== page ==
FSN’s “Agility in Planning, Budgeting and Forecasting (PBF)” Survey 2021 allows you to benchmark where your organization is on the ‘agility dial’ and more importantly provides clear pointers to improving the performance of the PBF process. This exciting survey involved more than 500 senior finance professionals around the globe who took the time to contribute their views.
2020/2021 has been a challenging period for many businesses, and FSN’s research last year confirmed that the PBF process was the most disrupted of all of the core financial processes. In a nutshell, organizations found it extremely difficult to reforecast agilely in a period of stress and change. This prompted the question that forms the basis of this year’s research, namely, “How can organizations improve the agility of their PBF process?” – not only in the face of a global crisis such as COVID, but also in response to ‘normal’ business change such as acquisitions, new business models, disruptive competitor activity and reorganizations.
The results of the benchmarking overall are extremely revealing. The benchmarks show that on the whole, we forecast more quickly that we did four years ago but that forecast accuracy has deteriorated. Only 43% of organizations can forecast revenue to within plus or minus 5% and 80% cannot forecast beyond a year. 52% are unable to look out further than 6 months.
In broad terms, the ability to quickly make minor changes to forecasts is achievable for most organizations but that agility does not extend to changes to hierarchies in business models and reports. It is this part of the process that was the undoing of forecasting at the peak of the pandemic and will remain a problem for those industries and sectors undergoing profound market change. So, what can we learn from the 5% of transformation leaders who have completely transformed their PBF process?
The survey confirms that transformation leaders outperform those companies that have not transformed in almost every measure. They forecast more quickly, more accurately and further into the future. But, this enhanced agility is made possible only because they have mastered their data, use more advanced analytical tools, have invested in a unified business model and leverage specialized PBF software in the cloud. They also place a premium on eliminating disconnected spreadsheets for data collection and reporting, although it is noteworthy that even transformation leaders struggle to eliminate the latter.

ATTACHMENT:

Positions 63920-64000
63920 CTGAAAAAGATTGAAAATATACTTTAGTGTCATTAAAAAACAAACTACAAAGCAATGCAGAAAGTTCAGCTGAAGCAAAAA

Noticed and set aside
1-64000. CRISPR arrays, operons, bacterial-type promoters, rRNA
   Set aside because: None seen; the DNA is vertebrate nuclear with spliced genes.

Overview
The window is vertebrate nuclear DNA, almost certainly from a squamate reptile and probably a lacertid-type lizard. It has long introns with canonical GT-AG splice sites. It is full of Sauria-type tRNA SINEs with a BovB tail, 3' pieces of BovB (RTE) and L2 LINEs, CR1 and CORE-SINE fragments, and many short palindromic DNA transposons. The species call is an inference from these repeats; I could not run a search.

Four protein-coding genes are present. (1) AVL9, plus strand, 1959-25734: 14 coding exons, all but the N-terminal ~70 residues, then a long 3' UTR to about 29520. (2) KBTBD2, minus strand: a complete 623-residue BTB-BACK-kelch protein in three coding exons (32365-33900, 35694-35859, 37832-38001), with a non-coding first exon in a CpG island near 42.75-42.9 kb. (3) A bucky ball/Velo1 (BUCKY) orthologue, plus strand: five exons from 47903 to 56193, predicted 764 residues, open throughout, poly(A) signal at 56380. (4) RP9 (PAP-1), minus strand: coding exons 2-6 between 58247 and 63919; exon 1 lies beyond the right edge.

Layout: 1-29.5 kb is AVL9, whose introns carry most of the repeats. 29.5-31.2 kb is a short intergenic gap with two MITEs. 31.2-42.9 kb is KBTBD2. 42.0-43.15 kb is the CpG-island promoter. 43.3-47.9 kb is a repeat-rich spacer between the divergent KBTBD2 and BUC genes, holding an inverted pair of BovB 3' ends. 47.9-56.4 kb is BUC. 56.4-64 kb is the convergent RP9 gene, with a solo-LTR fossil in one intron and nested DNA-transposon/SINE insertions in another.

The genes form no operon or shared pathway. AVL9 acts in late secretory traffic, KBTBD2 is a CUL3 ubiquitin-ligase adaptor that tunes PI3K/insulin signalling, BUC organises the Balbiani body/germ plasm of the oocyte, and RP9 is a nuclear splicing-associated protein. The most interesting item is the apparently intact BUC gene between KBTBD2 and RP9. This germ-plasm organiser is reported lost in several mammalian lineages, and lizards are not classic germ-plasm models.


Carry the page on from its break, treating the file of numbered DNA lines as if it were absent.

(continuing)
But what else can finance functions do to improve agility? This survey reminds us that businesses have to have the basics in place before they can make any impression on performance. Centralized business models shared across the business, probably in the cloud, enabling one trustworthy source of data is essential. None of this is achievable using disconnected spreadsheets and none of the advanced accounting techniques, such as rolling forecasts, zero based budgeting (ZBB) or scenario planning are realistically within grasp without this robust foundation.
For many years a debate has raged in the accounting profession about the value contributed by rolling forecasts, zero based budgeting and scenario planning. Each technique tends to have its own proponents, often preferring one technique over all the others. But FSN’s research provides first-hand quantifiable proof that each technique contributes uniquely to the agility of the PBF process.
The good news is that all of the techniques improve all facets of the forecasting process with one minor exception. (As one would expect, ZBB does not enable organizations to forecast further into the future). If one was to single out one overriding characteristic of each technique then one would say that rolling forecasts enable a rapid response to change, ZBB leads to more accuracy, and scenario planning enables organizations to look much further out into the future.
So, the clear message is that all of these techniques are valuable, and none should be discounted. However, the research suggests a hierarchy of complexity and difficulty. So where should organizations start? Provided businesses have secured the foundation layer (data, cloud, specialized PBF software) we suggest that they should commence their journey with rolling forecasts, followed by ZBB and scenario planning.
We trust that you find the survey’s conclusions set out in this document thought-provoking and interesting. But above all we hope that the contents of this report and benchmarks will inspire you to explore and discuss with your colleagues how you can make the PBF process more agile in your own organization.
Related Infographics in the Agility in Planning, Budgeting & Forecasting Series
HOW AGILE IS YOUR FORECASTING PROCESS? In this first infographic we explore how responsive or agile the PBF (Planning, Budgeting and Forecasting) process is to change against a series of FSN stress tests. The research finds that changing reports and reporting structures (hierarchies) remains a challenge.
HAVE WE SACRIFICED FP&A ACCURACY IN FAVOUR OF SPEED? The second infographic from our “Agility in Planning, Budgeting & Forecasting” research shows that forecast accuracy is getting worse – this despite many organisations forecasting more quickly.
WHICH IS BETTER? – ROLLING FORECASTS OR FORECASTING 4 TIMES A YEAR? The third infographic from our “Agility in Planning, Budgeting and Forecasting” research demonstrates that Rolling forecasts imbue PBF with agility.
THE CHARACTERISTICS OF THOSE USING ROLLING FORECASTS The research find that in essence if you are spreadsheet-bound, have not mastered your data and are not using specialist software, then rolling forecasts are technically out of reach.
ZERO BASED BUDGETING IS A MARKER OF AGILITY If you want to improve accuracy, then FSN’s latest research, “Agility in Planning, Budgeting and Forecasting” highlights that ZBB is the way to go
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